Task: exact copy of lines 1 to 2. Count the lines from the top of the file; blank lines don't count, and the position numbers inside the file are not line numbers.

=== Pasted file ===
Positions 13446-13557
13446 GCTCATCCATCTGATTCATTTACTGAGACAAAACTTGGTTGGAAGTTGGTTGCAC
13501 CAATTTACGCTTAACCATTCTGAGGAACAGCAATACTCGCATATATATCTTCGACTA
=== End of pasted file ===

Positions 13446-13557
13446 GCTCATCCATCTGATTCATTTACTGAGACAAAACTTGGTTGGAAGTTGGTTGCAC